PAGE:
Based on a true story, Blerta Basholli’s affecting drama details one woman’s attempts to forge a new life for her family in post-war Kosovo.
Like many women in her community, Fahrije lost her husband in the conflict that ended in 1999. But because his body was never found, there is an expectation on Fahrije to put her life on hold until his return. In doing so, she must find a way to subsist on meagre welfare pay-outs. Instead, Fahrije goes against the dominant patriarchal forces and sets up her own business, making the local favourite avjar (a roasted red-pepper condiment). She finds a buyer in a supermarket owner in a nearby city and delivers the product herself. Her tenacity and desire to see her family live a better life attracts the opprobrium of local elders and members of her family who feel shamed by her activities. But gradually, other women in a similar situation embrace Fahrije’s outlook on life and challenge the narrow-minded traditions they have been forced to love by.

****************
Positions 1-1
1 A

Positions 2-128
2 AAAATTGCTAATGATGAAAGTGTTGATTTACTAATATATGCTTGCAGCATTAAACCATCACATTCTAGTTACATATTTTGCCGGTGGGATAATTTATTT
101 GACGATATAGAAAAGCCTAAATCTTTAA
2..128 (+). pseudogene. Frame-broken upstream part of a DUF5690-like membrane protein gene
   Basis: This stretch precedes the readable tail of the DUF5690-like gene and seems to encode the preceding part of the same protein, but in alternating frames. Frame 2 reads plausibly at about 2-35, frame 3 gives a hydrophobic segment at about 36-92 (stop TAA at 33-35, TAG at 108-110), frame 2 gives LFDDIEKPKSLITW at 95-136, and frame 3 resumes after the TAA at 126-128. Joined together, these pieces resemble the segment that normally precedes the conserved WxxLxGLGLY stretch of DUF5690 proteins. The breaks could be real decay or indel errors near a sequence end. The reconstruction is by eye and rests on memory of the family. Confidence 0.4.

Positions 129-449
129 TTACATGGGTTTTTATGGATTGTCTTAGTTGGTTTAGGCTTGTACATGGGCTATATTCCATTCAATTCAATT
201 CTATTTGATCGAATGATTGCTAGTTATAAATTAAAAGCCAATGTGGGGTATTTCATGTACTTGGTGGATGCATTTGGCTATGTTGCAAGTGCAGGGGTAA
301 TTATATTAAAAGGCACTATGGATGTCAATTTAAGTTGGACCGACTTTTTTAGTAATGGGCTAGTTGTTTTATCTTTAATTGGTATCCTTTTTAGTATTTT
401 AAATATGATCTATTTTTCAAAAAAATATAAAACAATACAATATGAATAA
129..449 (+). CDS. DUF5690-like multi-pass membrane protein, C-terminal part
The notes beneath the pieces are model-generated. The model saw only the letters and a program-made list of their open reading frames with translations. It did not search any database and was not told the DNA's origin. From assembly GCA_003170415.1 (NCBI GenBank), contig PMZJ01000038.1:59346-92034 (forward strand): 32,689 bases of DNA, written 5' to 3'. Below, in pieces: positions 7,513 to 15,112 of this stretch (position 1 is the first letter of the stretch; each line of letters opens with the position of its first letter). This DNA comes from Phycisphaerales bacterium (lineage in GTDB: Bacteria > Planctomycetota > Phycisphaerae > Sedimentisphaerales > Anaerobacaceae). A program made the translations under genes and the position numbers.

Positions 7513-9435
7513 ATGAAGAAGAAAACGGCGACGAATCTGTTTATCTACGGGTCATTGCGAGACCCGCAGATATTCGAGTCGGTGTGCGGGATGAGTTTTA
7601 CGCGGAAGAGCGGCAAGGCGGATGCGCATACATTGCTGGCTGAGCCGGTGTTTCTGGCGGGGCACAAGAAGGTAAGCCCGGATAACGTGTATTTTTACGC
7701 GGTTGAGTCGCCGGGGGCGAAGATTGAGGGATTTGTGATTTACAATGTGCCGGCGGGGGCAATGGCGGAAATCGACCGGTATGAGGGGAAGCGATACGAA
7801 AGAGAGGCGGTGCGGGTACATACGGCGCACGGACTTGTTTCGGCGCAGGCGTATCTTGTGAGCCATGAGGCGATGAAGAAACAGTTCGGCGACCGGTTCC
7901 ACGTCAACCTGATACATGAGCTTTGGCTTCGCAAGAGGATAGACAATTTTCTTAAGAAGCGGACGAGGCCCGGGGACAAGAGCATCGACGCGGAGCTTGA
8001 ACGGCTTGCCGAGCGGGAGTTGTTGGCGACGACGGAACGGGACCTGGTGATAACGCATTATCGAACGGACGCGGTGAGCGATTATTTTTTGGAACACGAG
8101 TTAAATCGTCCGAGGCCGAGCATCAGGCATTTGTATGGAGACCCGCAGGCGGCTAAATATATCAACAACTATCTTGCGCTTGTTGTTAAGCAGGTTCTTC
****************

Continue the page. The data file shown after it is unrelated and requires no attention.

Basholli’s film is unfussy in depicting rural life. Cinematographer Alex Bloom’s brown palette doesn’t romanticise the countryside, while his hand-held shooting style gives the drama an edginess that hints at the growing unease around Fahrije’s challenge to outdated values. And both Yllka Gashi and Çun Lajçi are excellent as Fahrije and her father-in-law Haxhi, who eventually comes to appreciate the progressive worldview of his son’s wife.